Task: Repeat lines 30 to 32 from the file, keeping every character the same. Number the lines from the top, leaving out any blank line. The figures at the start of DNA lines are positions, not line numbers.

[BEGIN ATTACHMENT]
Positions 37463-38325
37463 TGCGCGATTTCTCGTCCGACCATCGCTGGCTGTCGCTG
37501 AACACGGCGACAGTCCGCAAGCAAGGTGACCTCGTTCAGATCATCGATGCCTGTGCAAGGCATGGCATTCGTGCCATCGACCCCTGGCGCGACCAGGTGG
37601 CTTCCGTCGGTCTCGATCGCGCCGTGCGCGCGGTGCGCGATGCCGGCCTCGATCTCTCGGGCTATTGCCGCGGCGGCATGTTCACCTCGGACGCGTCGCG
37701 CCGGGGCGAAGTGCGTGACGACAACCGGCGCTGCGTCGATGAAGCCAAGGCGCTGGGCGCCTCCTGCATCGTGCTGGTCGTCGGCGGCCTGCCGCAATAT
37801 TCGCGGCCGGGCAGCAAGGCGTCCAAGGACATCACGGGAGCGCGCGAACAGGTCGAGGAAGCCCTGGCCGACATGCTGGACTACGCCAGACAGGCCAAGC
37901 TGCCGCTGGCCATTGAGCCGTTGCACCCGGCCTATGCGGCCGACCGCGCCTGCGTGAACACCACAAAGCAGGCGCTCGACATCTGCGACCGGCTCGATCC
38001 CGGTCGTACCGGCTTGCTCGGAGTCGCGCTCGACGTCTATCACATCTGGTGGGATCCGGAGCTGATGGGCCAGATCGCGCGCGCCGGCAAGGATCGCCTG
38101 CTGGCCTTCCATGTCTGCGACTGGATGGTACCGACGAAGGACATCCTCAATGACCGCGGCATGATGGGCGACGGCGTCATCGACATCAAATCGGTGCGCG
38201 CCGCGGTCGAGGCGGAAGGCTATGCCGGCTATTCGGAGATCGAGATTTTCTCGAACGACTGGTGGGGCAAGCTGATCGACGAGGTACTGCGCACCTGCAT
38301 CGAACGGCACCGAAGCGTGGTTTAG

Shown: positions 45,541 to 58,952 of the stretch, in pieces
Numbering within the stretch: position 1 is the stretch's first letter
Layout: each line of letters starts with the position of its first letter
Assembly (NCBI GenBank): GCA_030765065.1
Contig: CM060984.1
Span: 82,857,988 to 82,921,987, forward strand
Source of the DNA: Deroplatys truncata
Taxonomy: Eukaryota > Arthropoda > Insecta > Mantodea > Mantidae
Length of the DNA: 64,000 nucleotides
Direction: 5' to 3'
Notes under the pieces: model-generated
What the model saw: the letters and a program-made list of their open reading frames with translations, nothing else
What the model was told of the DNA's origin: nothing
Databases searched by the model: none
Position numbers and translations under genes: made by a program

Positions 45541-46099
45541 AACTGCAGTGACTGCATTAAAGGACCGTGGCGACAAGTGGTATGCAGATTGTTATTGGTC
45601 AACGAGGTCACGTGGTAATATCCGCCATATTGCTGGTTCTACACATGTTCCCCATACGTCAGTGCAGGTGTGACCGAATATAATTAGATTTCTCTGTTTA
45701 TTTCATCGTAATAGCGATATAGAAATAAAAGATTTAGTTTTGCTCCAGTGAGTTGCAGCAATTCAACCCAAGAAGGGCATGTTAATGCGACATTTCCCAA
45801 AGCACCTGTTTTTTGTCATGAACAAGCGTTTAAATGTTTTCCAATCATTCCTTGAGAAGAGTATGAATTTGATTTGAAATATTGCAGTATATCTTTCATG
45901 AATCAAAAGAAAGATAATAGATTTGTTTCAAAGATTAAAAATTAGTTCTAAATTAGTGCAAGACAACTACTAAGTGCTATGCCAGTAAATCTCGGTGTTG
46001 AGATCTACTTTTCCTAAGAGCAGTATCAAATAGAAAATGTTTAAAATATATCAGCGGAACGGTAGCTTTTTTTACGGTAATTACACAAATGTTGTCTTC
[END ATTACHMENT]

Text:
45701 TTTCATCGTAATAGCGATATAGAAATAAAAGATTTAGTTTTGCTCCAGTGAGTTGCAGCAATTCAACCCAAGAAGGGCATGTTAATGCGACATTTCCCAA
45801 AGCACCTGTTTTTTGTCATGAACAAGCGTTTAAATGTTTTCCAATCATTCCTTGAGAAGAGTATGAATTTGATTTGAAATATTGCAGTATATCTTTCATG
45901 AATCAAAAGAAAGATAATAGATTTGTTTCAAAGATTAAAAATTAGTTCTAAATTAGTGCAAGACAACTACTAAGTGCTATGCCAGTAAATCTCGGTGTTG